At the risk of sounding like one of the Four Yorkshiremen, I have to admit to chagrin at the weenyfication of the Herndon Monument climb during Commissioning Week at the Naval Academy. The climb’s origins are lost in the mists of time, but in recent memory it was the rite of passage from Plebe to human (i.e., non-Plebe). The graduating firsties would glue a Plebe cover (a Crackerjack sailor’s hat–“dixie cup”–with a distinct blue ring around the rim) to the top of the monument. They’d then cover the monument with hundreds of pounds of lard, and hose down the ground at the base until it was saturated. After the graduation ceremony, the Plebes attempted to climb the monument: as soon as the hat was retrieved, Plebes no more. It could take hours.
Until this year, however. The Superintendent deemed the climb too dangerous, and ordered that no lard be used. So the climb was finished in minutes.
Was it dangerous the old fashioned way? Yeah, I guess. The strategy was to have the bigger guys form a base, the medium sized guys the next layer, and for the smaller guys (and women, when I was there) to clamber up the bodies to try to grab the cover. I was a relatively light guy when I did it–I weighed in the mid-140s as a Plebe–so I was one of the clamberers. I tried several times, but each time fell. When I fell, I wound up sprawled in the mud being trampled by the crowd at the base. I struggled to my feet, and was then surrounded in a suffocating crush of bodies.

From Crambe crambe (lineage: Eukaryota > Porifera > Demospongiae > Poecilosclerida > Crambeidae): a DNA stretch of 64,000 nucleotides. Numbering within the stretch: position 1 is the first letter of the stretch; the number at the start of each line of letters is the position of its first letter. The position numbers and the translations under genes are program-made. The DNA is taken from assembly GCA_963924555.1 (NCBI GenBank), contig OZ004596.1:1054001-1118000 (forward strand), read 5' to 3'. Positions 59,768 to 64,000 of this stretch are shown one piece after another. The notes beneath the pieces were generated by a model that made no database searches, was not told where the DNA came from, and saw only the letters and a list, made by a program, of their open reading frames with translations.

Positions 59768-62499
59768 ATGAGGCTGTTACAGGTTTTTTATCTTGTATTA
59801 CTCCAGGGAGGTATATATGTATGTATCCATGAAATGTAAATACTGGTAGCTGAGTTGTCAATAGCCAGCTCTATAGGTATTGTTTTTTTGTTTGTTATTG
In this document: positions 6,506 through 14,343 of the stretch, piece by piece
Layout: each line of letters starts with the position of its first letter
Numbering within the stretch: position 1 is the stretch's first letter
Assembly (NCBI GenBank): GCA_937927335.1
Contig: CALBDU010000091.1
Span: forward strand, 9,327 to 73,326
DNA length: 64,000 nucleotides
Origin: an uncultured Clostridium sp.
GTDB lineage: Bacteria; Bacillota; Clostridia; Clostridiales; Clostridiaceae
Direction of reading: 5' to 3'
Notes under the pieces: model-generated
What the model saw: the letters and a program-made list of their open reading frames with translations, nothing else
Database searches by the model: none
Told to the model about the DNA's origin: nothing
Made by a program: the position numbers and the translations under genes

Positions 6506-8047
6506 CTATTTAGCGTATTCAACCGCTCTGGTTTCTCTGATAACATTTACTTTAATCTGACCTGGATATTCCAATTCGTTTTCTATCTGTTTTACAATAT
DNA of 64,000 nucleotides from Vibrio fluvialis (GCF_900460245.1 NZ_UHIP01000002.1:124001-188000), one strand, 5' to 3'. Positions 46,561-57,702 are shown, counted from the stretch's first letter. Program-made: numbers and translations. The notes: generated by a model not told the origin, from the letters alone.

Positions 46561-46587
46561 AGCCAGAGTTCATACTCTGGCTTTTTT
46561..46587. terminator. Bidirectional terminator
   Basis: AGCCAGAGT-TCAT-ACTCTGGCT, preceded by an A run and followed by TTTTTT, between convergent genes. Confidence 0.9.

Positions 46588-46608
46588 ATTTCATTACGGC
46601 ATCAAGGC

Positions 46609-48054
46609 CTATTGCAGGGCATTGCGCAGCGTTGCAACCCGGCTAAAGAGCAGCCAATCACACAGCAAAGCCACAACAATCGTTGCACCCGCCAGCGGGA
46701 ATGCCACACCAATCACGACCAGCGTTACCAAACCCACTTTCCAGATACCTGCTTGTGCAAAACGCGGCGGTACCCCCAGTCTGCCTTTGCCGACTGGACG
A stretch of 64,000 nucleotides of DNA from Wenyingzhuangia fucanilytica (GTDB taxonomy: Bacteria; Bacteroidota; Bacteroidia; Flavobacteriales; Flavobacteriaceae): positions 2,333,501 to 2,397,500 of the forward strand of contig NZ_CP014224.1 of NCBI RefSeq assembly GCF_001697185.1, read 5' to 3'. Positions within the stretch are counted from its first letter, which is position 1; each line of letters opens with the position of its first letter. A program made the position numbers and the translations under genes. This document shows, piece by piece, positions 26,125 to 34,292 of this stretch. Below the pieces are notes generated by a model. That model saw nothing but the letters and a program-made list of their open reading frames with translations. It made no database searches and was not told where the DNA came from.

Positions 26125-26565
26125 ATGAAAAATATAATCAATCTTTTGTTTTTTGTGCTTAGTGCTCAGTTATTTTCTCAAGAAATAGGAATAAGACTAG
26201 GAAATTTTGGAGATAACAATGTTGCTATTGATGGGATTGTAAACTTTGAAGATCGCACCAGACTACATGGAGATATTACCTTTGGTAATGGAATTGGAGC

But miracle of miracles! I lived! And so has every mother loving Plebe who has ever done it. It is one of those shared experiences that creates a bond among the 1000 odd Midshipmen in each class, and between classes. It is a rite of passage, and like all rites, to be meaningful there has to be at least some discomfort involved.
Now, as a result of Vice Admiral Jeffrey L. Fowler’s decision, the class of 2013 will be known as the first of the classes that were just too precious and delicate to run the vanishingly slight risk of somebody being seriously hurt or even dying.
Last time I checked, the military job description involves the possibility of running risks to personal life and limb.
I had–and have–no objection to the elimination of the gratuitous violence and hazing that was rife at the Academies prior to the early-1970s, when Congress outlawed it. But the Herndon climb was a once-a-year event, done in public with only Plebes participating, meaning that it could not be a place where sadists could dominate and humiliate their defenseless charges, as sometimes happened with hazing.
The training-wheels-and-bike-helmet version of the Herndon climb isn’t a big thing, but it is a symbolic one. It symbolizes the insanely overreactive risk aversion characteristic of a lot of today’s military. A risk aversion born, in part, of the zero tolerance, one strike and you’re out policies that are currently in place. IMO, this is not conducive to an optimized military. “L’audace, toujours l’audace”* is the credo of a successful military. And what Admiral Fowler decreed hardly screams audacity.
* This phrase was uttered by French Revolutionary leader Georges Danton, NOT Frederick the Great, as claimed in the movie Patton.